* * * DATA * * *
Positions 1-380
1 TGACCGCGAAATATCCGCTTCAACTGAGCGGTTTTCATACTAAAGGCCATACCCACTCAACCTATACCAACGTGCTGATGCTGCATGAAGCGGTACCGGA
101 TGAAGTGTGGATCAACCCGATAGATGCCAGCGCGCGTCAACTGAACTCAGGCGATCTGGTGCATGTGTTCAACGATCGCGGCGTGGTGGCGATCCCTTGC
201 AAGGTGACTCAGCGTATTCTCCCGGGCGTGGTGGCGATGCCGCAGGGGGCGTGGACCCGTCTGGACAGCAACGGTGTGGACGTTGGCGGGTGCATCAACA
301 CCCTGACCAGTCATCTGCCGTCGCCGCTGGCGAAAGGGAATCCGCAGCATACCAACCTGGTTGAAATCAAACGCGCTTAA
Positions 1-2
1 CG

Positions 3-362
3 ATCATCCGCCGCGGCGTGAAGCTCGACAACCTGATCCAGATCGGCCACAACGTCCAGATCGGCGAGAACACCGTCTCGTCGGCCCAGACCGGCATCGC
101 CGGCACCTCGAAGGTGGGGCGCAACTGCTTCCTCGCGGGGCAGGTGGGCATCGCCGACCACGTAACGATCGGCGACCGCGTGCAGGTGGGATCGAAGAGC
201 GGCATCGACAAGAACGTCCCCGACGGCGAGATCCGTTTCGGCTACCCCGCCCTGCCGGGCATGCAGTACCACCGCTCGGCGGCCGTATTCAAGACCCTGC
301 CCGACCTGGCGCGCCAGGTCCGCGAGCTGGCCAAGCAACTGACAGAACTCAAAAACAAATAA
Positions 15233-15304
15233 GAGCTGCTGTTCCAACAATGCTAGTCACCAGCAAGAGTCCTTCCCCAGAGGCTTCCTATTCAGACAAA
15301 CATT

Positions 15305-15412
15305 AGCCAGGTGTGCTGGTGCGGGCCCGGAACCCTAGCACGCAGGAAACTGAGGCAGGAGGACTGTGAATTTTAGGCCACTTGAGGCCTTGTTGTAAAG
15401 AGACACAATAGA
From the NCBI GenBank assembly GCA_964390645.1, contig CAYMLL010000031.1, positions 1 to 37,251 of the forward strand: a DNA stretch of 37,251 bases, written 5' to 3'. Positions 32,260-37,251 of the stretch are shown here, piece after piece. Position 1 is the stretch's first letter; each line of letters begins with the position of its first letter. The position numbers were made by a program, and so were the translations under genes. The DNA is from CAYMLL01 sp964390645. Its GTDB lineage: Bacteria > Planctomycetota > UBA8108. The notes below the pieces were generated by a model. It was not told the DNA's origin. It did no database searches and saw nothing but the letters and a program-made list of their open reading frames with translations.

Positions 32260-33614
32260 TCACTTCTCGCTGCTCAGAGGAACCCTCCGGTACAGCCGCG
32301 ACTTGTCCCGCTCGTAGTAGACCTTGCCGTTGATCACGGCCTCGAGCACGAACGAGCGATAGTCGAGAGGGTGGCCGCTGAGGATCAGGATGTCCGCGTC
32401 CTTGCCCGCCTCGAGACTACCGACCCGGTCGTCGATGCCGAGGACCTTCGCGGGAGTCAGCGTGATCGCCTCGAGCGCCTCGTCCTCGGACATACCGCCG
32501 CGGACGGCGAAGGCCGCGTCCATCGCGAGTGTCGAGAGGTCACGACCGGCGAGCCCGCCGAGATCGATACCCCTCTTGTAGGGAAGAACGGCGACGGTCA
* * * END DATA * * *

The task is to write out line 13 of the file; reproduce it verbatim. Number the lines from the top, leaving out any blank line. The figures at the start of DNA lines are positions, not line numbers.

Positions 15233-15304